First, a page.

How is the coronavirus pandemic different from outbreaks that occurred earlier?

The outbreaks similar to coronavirus that occurred earlier include Severe Acute Respiratory Syndrome (SARS) and Middle East Respiratory Syndrome (MERS). The novel coronavirus (COVID-19) is considered deadlier than the other two viruses and has affected more people over a particular period of time as compared to the other two outbreaks.

Comparison Table

No. of Cases

Deaths

Mortality Rate

COVID-19

741,030 (Increasing)

35,114 (Increasing)

3.6% (increasing)

SARS

8,437

813

9.63%

MERS

2,499

861

34.45%

Source: NBC News


This virus, despite having lower fatality rate, has caused thrice the number of deaths as compared to the combined number of deaths caused by both MERS and SARS.

Although it has been observed that the symptoms of COVID-19 are similar to that of common influenza, this also makes it difficult for it to be detected. The death rate of COVID-19 is much higher, i.e. 0.1% in case of influenza and over 2% in case of COVID-19. In addition, COVID-19 is much more contagious than influenza, due to asymptomatic condition. The asymptomatic condition in COVID-19 refers to the people who are infected by the virus but do not show any symptoms.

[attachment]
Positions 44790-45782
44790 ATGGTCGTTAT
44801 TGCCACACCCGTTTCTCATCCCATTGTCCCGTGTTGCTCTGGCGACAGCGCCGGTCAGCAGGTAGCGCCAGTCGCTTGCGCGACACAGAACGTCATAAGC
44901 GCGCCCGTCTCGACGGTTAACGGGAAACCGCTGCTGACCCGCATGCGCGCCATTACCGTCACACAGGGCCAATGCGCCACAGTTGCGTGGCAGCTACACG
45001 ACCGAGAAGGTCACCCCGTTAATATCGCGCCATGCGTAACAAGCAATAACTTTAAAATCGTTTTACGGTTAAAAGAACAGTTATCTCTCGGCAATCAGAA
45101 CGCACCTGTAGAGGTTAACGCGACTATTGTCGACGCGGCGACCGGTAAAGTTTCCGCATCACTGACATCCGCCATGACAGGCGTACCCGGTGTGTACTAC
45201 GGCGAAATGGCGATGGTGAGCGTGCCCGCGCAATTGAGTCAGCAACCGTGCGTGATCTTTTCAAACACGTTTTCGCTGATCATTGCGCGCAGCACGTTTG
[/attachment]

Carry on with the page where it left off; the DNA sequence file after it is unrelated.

Further, the non-availability of a vaccine or drug for treating this condition is the major cause of concern.

WHO Data COVID-19

Source: World Health Organization Data, March 5, 2020

What is the economic impact of the recent coronavirus pandemic?

The coronavirus outbreak has not only infected hundreds of thousands of people, but has also led to thousands of deaths, has given rise to financial volatility, paused global economic activity, crashed stock markets, and caused a state of uncertainty, globally. Almost all stock markets and major indices including NIKKEI, Dow Jones, and FTSE have taken a hit due to the coronavirus outbreak.

Stock Market Drop COVID-19

Moreover, several industries have taken a massive hit owing to the outbreak, including aviation, entertainment, commercial real estate, and retail, among others. According to an article published by BBC.com,  the travel and tourism industry is expected to be the most affected industry owing to the global lockdown. According to the article, most of the countries including those in EU and the U.S. have already banned travels into their geographical regions, in order to control the spread of the COVID infection. However, other industries have seen a surge in demand, such as those related to grocery and food delivery and remote working.